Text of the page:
Fig. 21: Grade III sprain of the radial collateral ligament. Coronal image displays complete discontinuity of the radial collateral ligament (arrow).

Fig. 22: Grade III sprain of the lateral ulnar collateral ligament. Coronal (A) and axial (B) images demonstrate complete discontinuity of the lateral ulnar collateral ligament (arrows). Also note the high-grade partial tear of the common extensor tendon origin (short arrow), fascial edema, and posterolateral joint space widening that would be seen in the setting of posterolateral instability.

Fig. 23: Sprains of the collateral ligaments in the setting of elbow fracture-dislocation. Coronal (A–C) and sagittal (D–F) images show tears of the RCL (arrow in B), UCL (long arrow in C) and LUCL (short arrows in C, D), fracture of the radial head (long arrow in D), and large joint effusion (arrow in E) with a loose body (arrow in F).

The CET origin includes the extensor carpi radialis brevis and longus, extensor digitorum, extensor digiti minimi, and extensor carpi ulnaris muscles. The CET originates from the anterior aspect of the lateral epicondyle and supracondylar ridge and normally exhibits uniform thickness and homogeneous low signal on all sequences. The tendon may undergo degeneration (tendinosis), or partial or complete tears, particularly in individuals engaged in occupations or sports that involve repetitive varus stress to the lateral aspect of the elbow (Figs. 2428). The entity is known as lateral epicondylitis or “tennis elbow,” and is much more common compared to its medial counterpart. Tendinosis and tears are graded similar to CFT as described above. Additional findings, which may be present in tennis elbow include marrow edema of the lateral epicondyle, enthesopathy, avulsive cystic changes, and RCL injury.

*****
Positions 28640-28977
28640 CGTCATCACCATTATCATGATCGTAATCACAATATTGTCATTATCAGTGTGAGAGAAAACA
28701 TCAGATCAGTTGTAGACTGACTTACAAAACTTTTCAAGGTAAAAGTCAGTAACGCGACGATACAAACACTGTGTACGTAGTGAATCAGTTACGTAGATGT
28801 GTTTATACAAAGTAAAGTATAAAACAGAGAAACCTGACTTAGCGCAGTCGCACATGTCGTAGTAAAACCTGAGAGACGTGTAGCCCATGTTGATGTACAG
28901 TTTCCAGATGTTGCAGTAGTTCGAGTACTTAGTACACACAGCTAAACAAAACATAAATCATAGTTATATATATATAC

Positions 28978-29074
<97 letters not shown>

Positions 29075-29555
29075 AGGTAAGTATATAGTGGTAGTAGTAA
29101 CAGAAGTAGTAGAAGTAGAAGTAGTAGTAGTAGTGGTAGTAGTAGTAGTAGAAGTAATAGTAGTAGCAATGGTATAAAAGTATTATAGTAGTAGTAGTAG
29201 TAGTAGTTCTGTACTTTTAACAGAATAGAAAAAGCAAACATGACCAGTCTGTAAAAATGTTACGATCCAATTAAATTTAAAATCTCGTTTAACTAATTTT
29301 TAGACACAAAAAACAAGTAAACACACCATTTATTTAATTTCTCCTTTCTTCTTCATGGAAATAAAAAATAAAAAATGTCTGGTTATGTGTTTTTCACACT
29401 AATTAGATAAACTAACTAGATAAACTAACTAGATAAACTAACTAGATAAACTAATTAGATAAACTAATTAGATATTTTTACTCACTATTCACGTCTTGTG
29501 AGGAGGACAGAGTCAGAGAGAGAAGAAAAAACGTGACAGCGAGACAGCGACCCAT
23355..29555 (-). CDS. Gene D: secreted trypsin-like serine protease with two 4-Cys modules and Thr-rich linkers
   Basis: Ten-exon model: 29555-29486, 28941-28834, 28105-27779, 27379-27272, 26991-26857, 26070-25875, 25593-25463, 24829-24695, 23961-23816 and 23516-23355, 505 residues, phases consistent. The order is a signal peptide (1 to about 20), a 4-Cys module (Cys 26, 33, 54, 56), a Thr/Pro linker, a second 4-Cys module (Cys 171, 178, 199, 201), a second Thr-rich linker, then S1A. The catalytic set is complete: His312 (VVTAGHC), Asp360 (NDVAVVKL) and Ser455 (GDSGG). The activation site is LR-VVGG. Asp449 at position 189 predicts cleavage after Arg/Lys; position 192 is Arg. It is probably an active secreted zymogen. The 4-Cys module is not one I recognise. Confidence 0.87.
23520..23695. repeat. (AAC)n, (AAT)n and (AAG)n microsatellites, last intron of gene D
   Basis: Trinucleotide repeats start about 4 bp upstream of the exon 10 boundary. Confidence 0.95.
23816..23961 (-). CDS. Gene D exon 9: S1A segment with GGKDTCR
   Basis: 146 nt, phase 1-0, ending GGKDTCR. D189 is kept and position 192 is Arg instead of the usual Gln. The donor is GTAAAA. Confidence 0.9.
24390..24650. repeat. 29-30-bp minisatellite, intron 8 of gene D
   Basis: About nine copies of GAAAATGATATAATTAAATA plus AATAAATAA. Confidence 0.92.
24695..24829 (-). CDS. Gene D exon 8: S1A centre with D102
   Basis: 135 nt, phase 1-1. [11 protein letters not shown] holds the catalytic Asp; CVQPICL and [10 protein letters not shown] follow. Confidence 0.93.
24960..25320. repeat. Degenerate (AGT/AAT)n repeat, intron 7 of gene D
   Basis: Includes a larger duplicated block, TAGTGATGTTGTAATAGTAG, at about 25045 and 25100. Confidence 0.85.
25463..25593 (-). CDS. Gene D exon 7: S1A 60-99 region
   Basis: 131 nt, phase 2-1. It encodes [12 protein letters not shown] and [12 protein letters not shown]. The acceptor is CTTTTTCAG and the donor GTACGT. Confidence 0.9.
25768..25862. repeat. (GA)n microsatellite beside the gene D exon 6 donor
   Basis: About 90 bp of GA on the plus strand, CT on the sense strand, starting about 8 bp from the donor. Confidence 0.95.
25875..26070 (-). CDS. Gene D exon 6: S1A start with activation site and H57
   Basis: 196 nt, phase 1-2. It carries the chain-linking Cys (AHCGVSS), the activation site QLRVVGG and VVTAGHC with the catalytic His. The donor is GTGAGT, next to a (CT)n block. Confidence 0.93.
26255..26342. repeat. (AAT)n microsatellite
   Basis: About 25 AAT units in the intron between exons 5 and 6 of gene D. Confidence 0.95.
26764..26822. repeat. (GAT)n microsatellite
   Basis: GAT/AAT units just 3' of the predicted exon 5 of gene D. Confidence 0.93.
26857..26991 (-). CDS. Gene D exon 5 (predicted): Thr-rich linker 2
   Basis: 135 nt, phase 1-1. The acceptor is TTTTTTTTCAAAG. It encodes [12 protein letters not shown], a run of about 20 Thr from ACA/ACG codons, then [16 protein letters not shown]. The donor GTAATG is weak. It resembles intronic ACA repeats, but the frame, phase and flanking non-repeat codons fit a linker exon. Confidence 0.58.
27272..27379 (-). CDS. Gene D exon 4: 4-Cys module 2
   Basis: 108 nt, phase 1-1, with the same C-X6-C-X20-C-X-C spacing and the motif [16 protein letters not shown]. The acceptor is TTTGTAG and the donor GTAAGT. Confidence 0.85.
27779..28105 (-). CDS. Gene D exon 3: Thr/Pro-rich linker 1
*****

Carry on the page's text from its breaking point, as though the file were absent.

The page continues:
Fig. 24: Grade II sprain of the common extensor tendon. Coronal images (A, B, C) display three different cases of partial tears of the common extensor tendon (arrows), low-, intermediate-, and high-grade tears, respectively.

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Dec 21, 2016 | Posted by in RHEUMATOLOGY | Comments Off on The Elbow